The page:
• Users Online: 244
  • Home
  • Print this page
  • Email this page
Home About us Editorial board Ahead of print Current issue Search Archives Submit article Instructions Subscribe Contacts Login 

 Table of Contents  
Year : 2015  |  Volume : 21  |  Issue : 1  |  Page : 11-15

Coroner autopsies originating from complaints to the police in a Nigerian Urban centre

1 Pathology Unit, Police Clinic, Benin City, Edo State, Nigeria
2 Department of Pathology, University of Uyo, Uyo, Akwa Ibom State, Nigeria

Date of Submission29-Jul-2014
Date of Acceptance12-Nov-2014
Date of Web Publication28-Apr-2015

Correspondence Address:
C C Nwafor
Department of Pathology, University of Uyo, Uyo, Akwa Ibom State
Login to access the Email id

Source of Support: None, Conflict of Interest: None

DOI: 10.4103/1687-4625.155659

Rights and Permissions

Coroner autopsies are post-mortem examinations performed at the instance of the law. The aim of this study is to determine the pattern and causes of death in coroner autopsies performed by a police pathologist.
Materials and methods
Autopsy registers and reports of the pathology section of police clinic Benin City, Edo State, Nigeria, from 2008 to 2012 were reviewed with respect to their demographic features, cause and manner of death.
A total of 982 coroner autopsies were performed during the period, involving 773 males and 209 females, yielding a sex ratio of 3.7 : 1. The age group 20-29 years was the most commonly involved, accounting for 28.5% of cases. Accidental deaths were the commonest type of deaths (41.3%), followed by deaths because of homicides (40.8%); natural death was a distant third cause, accounting for 14.6%, whereas suicides and undetermined deaths accounted for 1.2 and 2.1%, respectively. Road traffic accidents were responsible for most accidental deaths (85.7%). Homicidal deaths were mainly by gunshots (66.5% of cases). Cardiovascular system diseases were the leading cause of natural death, with myocardial infarction and complications of hypertension each accounting for 44.4%.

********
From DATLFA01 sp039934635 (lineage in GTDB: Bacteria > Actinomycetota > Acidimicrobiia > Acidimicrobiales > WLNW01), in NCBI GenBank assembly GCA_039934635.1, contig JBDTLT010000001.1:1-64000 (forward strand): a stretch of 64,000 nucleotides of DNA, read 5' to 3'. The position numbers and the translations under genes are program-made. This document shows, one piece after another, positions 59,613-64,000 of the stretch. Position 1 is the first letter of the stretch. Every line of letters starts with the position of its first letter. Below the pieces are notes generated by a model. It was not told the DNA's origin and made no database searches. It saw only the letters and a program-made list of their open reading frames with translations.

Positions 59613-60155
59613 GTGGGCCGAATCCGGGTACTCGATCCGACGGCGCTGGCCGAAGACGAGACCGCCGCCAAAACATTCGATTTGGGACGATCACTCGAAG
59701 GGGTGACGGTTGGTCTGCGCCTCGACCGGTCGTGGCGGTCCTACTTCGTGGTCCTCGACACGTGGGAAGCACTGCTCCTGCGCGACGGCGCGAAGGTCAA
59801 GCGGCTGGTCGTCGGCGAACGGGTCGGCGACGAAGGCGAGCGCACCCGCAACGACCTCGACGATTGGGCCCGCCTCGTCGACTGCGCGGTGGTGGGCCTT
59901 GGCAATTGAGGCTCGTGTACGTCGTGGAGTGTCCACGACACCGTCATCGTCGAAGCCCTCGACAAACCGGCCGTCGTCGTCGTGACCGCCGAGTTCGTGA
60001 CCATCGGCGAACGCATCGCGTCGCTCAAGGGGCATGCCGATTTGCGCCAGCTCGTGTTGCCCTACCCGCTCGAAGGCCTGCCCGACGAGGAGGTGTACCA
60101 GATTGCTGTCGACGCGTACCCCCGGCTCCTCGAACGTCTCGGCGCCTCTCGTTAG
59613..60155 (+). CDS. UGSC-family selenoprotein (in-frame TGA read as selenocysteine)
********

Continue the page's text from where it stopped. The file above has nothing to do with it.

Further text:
Efforts to reduce road traffic accidents and control the number of guns in the hands of civilians should be intensified. The incidence of myocardial infarction is on the rise and health education is advocated to help reduce its adverse effects.

Keywords: Accidents, coroners, police, road traffic accidents

How to cite this article:
Oberaifo AW, Nwafor C C. Coroner autopsies originating from complaints to the police in a Nigerian Urban centre. Kasr Al Ainy Med J 2015;21:11-5

How to cite this URL:
Oberaifo AW, Nwafor C C. Coroner autopsies originating from complaints to the police in a Nigerian Urban centre. Kasr Al Ainy Med J [serial online] 2015 [cited 2020 May 29];21:11-5. Available from: http://www.kamj.eg.net/text.asp?2015/21/1/11/155659

  Introduction Top